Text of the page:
The recent proliferation of documentaries detailing the world’s ills has been at once encouraging and disheartening. Encouraging since their increasing numbers indicate a growing awareness of the forces threatening our planet’s continued survival; disheartening because, taken as a whole, this overwhelming mass of movies, combined with their penchant to strike a (not unjustified) tone of pessimism, is enough to drive all but the most committed activists into a defeatist funk. Fortunately, Jean-Paul Jaud’s Food Beware, a look at the organic food movement in France, is more concerned with focusing on solutions than in simply sounding the alarm. Chronicling the efforts of Barjac, a Provencal farming community, to institute a town-wide program of responsible eating, the film takes us inside the central cafeteria where organic food is prepared for the local schools, visits the gardens where the children plant vegetables and outlines a culture of mutual responsibility in which everyone works to ensure each other’s healthy lifestyle. Of course, before moving onto solutions, Jaud must detail the problems, and the early part of the film is replete with factoids outlining the links between pesticides and cancers. And even as the film continues, the director is not above calling on certain rhetorical strategies to drive home his polemical points: cross-cutting between a non-organic farmer decrying the ability of organic farming to feed the whole world and an authoritative quotation that contradicts him or interviewing a farmer’s wife who explains how a neighbor can’t urinate for a week after treating his fields. But the operative mode here is observational, and Jaud devotes most of his time watching Barjac in action, frequently focusing on the schoolchildren who stand most to benefit from the long-term effects of better nutrition. And while occasionally these observations tend too much toward the tangential (as when a group of kids try to sell brioches to two old men and end up singing them a song), they mostly succeed in establishing the viability of Barjac’s unique program. The only question that remains is how sustainable such a program might be when transplanted to a city with more than 1,400 people.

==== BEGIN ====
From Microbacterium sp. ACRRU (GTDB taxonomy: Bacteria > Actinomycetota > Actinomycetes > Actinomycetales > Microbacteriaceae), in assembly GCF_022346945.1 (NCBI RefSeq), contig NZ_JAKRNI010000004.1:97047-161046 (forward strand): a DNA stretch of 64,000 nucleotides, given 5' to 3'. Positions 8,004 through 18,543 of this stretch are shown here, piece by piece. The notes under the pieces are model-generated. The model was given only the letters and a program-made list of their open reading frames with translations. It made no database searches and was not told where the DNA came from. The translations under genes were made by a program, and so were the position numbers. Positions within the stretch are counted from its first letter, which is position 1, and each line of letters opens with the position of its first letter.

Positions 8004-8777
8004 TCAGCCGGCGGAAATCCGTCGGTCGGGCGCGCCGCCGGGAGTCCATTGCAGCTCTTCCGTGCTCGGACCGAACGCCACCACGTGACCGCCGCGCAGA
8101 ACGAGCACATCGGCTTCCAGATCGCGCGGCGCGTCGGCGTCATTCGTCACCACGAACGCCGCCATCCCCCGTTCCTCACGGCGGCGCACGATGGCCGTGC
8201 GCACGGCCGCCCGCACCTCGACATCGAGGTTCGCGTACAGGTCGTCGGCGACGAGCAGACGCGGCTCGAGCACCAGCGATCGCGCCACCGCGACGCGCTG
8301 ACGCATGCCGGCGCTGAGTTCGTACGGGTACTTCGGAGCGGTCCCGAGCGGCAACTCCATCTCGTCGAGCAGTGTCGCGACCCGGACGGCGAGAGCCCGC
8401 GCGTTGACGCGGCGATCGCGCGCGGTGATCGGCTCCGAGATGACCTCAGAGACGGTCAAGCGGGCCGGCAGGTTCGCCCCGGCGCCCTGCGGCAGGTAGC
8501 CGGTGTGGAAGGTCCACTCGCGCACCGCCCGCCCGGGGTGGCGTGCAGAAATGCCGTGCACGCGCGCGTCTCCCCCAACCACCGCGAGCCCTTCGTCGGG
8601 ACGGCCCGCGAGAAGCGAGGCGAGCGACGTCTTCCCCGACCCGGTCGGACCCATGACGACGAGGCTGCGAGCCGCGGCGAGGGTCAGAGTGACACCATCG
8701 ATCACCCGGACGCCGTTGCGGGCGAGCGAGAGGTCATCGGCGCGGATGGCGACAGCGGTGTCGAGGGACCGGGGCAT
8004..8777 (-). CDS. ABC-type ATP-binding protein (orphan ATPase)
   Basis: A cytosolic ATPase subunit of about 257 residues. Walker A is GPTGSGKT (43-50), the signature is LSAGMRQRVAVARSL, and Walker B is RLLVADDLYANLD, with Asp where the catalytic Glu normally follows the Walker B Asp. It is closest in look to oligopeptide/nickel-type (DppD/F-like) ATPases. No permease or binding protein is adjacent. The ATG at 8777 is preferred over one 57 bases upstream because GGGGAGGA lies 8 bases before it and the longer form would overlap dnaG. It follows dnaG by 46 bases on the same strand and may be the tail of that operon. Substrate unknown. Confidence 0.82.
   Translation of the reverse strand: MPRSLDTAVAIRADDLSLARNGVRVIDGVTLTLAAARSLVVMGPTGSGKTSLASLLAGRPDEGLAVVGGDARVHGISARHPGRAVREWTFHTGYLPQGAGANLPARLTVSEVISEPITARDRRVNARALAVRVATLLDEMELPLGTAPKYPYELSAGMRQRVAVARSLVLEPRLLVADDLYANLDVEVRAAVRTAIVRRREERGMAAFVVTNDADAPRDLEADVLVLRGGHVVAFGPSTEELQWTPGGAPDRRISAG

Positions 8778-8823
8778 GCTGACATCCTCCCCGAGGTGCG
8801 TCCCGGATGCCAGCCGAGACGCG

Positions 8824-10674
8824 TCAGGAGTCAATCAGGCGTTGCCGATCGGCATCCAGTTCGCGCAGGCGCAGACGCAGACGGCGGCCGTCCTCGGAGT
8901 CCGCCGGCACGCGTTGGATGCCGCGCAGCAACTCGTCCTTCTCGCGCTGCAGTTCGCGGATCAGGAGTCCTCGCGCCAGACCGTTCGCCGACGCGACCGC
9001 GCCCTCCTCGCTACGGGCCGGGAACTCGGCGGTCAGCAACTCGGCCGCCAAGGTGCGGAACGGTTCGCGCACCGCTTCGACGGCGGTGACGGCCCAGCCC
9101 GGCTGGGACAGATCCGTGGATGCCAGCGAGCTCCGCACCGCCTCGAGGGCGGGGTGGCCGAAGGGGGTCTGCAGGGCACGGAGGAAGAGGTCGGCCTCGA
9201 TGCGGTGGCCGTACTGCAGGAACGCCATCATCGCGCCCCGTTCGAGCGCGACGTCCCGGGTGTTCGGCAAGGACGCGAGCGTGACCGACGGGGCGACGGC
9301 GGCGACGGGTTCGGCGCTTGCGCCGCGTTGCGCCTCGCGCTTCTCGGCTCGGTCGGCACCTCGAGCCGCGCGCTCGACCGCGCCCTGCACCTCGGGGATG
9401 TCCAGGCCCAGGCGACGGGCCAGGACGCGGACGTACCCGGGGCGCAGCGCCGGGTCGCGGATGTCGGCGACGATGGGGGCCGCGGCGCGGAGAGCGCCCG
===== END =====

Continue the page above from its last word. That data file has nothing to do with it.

- First Run Features
- 112 min
- Jean-Paul Jaud
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